“Light and darkness are easy to identify in the world.”
I disagree with the statement ‘Light and darkness are easy to identify in the world’ because light and darkness are ever changing relative to each other. For example, lets say that the world is a dark room. After a while in that room, your eyes will adjust and you may think it is bright. But if there was a lamp in the room, the contrast will act as a point of reference and the rest of the room will seem darker than if there was no light. Additionally, there many ways people can interpret the definition of light and darkness. Identifying what is light and dark in the world is a simple task until you factor in more than one perspective. In conclusion, dark things in the world will only be as dark as we make of them.
When choosing a career, we may get distracted by money and forget about family or passion.
When we want something, we often don’t know all about it. So it may be helpful to research and learn more about it before we commit.
We often want to he the best as soon as we start, but we need to accept we have lots to learn before we can start to improve.
Kurt Vonnegut’s Harrison Bergeron is best appreciated through the written text, rather than its film adaptation, because it leaves a greater impact on the readers. Both mediums of the story tell the same story of a world in which everybody is equal and gifted individuals are handicapped by the government and the Handicapper General, or HG. However, the written version is much more exaggerated and unrealistic, such as when we discover that Harrison is a 7ft 14-year-old, which leaves a sort of eerie feeling upon the story’s completion. This unrealistic presentation of the fictional word amplifies certain details using writing techniques, such as when “Diana Moon Glampers, the Handicapper General, came in to the studio with a double barreled ten-gauge shotgun” and shoots both Harrison and the ballerina in two shots (5). This all happens in two sentences, whereas the dancing section had almost 10 times the amount. This makes use of the expanded moment technique and shows the HG’s actions as very quick, forceful, and powerful, because it happened so fast and it was all accomplished by one person; whereas in the film, the HG is joined by a bunch of special forces units and takes a long time to get into the studio. This removes the scare of one person holding all the power. The written book was also able to give us the story from George and Hazel’s perspective. George explains the sounds on the mental disabler and Hazel explains the way Harrison and the ballerina jump around like deer on the moon; rather than on the film, the same sounds are used for the mental disabler, nothing is done to show what George thinks about the situation on the television, or how special Harrison is except for how loud he can yell, stomp, and break wood and chains. Sure, it’s impressive, but not like the sky jumping, padlock crushing, door breaking 14-year-old we read in the short story. The exaggeration here shows that, again, Diana Moon Glampers can end this boy’s life instantly without hesitation. This is scary and gets us thinking about people we put into power. But in the film, she doesn’t get in the studio alone, time slows down as she shoots, and she looks like she regrets doing it when seen on the television. This doesn’t give us the same effect as the reading where we contemplate how scary and powerful one with absolute power can become. In conclusion, the written version of Kurt Vonnegut’s Harrison Bergeron is better than the film adaptation because it tells a more exaggerated story which leaves a scary message.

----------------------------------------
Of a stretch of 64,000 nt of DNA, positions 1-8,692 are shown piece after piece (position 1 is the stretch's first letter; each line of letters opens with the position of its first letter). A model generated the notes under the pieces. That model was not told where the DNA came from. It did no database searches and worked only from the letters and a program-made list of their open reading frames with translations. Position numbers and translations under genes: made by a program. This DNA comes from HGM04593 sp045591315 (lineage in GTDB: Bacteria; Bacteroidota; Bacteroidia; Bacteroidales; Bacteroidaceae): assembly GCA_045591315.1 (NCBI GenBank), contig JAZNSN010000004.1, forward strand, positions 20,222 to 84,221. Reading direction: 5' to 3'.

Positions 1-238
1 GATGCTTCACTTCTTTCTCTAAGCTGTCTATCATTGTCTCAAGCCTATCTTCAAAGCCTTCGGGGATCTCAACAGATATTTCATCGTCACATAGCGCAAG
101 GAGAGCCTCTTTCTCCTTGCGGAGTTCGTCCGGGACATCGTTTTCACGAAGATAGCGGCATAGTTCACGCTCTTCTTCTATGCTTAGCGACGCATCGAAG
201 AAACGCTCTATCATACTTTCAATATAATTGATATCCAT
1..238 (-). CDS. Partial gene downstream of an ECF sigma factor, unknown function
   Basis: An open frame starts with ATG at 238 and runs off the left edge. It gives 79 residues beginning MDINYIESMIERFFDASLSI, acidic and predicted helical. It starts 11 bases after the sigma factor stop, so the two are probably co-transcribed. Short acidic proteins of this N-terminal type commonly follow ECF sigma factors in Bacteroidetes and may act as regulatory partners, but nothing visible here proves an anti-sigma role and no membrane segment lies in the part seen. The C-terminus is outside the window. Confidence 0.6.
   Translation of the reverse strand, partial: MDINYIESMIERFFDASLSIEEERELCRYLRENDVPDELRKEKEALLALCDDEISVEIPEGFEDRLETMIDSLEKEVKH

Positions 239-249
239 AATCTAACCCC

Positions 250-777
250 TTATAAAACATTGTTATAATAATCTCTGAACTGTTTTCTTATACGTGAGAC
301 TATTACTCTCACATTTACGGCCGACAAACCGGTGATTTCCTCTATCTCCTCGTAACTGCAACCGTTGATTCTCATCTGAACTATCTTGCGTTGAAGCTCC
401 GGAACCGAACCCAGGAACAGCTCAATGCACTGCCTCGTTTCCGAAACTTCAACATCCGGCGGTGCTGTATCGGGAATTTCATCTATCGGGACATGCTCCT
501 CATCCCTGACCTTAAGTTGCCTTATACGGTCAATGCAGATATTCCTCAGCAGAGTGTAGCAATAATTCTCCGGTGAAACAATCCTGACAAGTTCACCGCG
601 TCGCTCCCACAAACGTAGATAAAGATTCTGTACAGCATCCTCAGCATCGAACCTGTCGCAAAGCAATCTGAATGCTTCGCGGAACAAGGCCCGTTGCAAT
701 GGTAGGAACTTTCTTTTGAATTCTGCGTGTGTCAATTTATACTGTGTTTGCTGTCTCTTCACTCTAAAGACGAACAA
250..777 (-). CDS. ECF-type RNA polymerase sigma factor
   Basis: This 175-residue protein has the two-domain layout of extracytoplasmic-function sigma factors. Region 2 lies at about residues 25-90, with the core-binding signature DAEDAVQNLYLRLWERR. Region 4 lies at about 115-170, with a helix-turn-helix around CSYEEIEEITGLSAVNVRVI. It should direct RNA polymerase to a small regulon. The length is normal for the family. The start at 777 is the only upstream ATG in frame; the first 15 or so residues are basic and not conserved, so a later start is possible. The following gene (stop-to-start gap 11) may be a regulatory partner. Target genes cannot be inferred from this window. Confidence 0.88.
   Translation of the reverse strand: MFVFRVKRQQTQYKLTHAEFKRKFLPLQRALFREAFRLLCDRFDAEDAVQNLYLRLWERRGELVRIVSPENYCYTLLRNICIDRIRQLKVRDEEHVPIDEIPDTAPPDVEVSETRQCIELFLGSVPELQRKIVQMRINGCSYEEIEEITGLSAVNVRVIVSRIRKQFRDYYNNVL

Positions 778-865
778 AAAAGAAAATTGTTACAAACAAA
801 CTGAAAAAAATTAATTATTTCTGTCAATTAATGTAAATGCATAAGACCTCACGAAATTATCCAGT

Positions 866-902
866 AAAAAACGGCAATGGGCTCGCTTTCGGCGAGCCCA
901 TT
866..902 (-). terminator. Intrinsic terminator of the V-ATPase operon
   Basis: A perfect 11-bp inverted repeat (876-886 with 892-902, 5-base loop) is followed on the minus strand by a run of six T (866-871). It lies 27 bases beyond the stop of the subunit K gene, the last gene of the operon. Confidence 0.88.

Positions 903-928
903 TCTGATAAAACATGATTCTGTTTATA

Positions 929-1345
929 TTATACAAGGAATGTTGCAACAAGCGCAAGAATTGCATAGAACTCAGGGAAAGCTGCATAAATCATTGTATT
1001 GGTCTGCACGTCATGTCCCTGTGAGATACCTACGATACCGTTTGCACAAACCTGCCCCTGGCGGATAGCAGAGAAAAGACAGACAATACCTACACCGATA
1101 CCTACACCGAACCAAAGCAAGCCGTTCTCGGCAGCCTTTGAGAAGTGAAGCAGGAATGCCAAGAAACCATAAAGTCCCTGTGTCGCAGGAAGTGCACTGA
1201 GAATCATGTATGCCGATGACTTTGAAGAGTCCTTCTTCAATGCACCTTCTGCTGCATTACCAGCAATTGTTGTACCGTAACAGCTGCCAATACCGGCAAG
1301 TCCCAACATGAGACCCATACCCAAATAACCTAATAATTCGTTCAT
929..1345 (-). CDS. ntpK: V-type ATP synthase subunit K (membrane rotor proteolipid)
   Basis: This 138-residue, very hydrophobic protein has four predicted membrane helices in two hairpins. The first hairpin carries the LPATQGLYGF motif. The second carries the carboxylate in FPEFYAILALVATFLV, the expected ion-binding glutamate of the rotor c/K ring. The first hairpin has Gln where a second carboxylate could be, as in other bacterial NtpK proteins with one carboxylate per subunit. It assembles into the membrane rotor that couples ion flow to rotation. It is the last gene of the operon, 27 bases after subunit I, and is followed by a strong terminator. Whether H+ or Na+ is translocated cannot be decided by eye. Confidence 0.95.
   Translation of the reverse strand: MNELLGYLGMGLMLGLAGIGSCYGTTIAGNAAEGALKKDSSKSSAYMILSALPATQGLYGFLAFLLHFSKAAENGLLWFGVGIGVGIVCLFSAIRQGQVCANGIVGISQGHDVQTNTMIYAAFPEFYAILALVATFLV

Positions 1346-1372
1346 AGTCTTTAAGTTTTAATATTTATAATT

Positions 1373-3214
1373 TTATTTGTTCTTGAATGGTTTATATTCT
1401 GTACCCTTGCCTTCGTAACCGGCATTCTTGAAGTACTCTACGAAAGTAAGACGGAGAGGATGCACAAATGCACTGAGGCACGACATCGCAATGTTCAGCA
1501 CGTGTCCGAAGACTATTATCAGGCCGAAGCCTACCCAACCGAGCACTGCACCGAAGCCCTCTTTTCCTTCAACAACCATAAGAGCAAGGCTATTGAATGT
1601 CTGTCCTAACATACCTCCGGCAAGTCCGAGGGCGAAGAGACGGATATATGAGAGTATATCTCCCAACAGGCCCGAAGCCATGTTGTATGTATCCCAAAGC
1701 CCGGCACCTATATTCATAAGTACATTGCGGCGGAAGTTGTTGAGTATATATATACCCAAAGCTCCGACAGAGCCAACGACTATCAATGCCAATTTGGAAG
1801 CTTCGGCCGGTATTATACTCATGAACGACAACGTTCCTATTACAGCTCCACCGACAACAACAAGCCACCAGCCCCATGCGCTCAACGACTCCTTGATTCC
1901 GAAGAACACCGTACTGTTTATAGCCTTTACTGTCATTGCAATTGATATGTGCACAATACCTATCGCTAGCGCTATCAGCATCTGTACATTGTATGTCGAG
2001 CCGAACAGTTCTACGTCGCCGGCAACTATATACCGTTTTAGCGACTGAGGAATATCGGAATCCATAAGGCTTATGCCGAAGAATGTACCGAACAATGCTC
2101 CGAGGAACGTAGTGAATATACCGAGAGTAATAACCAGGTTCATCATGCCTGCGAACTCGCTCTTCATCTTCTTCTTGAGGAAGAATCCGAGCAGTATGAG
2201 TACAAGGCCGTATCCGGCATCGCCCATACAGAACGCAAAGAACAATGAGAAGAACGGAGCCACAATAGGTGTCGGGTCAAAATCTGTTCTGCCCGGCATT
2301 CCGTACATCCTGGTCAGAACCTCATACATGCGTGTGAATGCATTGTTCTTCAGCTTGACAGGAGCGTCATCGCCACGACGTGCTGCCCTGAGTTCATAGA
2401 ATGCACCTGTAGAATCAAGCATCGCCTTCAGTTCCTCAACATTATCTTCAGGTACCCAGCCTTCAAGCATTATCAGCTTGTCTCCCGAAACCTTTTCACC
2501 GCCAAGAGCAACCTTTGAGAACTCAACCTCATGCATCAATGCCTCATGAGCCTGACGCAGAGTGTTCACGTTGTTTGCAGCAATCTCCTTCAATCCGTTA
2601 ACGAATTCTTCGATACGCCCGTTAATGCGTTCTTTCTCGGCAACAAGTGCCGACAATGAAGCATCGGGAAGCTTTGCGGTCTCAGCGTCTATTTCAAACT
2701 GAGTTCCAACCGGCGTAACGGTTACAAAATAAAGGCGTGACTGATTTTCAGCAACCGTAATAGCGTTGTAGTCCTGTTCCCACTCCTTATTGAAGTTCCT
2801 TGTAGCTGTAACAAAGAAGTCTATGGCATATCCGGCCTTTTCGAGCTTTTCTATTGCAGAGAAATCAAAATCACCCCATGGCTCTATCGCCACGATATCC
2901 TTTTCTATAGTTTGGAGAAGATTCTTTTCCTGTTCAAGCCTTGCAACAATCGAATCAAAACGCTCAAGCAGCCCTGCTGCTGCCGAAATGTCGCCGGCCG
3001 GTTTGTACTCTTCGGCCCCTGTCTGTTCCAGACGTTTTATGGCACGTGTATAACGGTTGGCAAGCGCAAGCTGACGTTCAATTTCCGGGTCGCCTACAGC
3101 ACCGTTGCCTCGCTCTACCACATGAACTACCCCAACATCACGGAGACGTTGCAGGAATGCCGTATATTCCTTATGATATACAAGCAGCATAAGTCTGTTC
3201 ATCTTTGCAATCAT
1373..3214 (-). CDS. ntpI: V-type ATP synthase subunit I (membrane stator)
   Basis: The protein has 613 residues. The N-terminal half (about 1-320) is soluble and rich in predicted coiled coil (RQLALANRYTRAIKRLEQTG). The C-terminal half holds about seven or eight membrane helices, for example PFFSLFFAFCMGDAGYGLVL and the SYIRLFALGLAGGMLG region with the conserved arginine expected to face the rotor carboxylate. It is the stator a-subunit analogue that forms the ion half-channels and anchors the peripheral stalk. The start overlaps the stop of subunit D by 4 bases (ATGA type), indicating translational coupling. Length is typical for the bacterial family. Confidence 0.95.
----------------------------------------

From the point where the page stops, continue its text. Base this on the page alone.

Absorb what is useful, discard what is useless, and add what is specifically yours.
Lee Jun-fan, more commonly known as Bruce Lee, was an American / Hong Kong philosopher, director, actor, martial artist, martial art instructor, founder of martial art Jeet Kune Do, and fighter. Lee was one of the first to popularize the eastern Chinese culture and put martial arts on a global stage using the influence of his films. Many, to this day, still regard Lee as one of the best fighters to ever have lived and he has become a figurehead for martial arts. I am specifically drawn to Bruce Lee because of these achievements and his philosophy of life. I chose Lee over others in the same field of study because nobody was able to leave a mark quite like him. Ask anyone, there’s a good chance they will know who he was and what he did 50 years ago and maybe even another 50 from today. I believe that he is worth researching and sharing because of the story his life tells. As a young boy being raised in Hong Kong, Lee got mixed up in a few street fights. Wanting to fight back and stand for himself, he started learning Wing Chun from Ip Man (or Yip Man), a master Wing Chun teacher. Even then, other students avoided Lee because of his mixed ancestry. But despite his start, Lee rose up and became a person renowned for his martial abilities and skills. I believe this story delivers a message of how anyone can become the best at what they do, but only a few works towards their potential. Although the culture of where we were raised may be considered as similar, there are many differences that I must overcome to understand Bruce Lee. For example, Lee was a child actor, and he was raised in a similar culture, not the same. But setting these differences aside for the speech will be easier if the research is done thoroughly and I put a little bit more effort or I could try to avoid things that are too different. Throughout eminent, I would like to learn about Lee’s philosophy of life and martial arts and “absorb what is useful, discard what is useless, and add what is specifically [mine]”.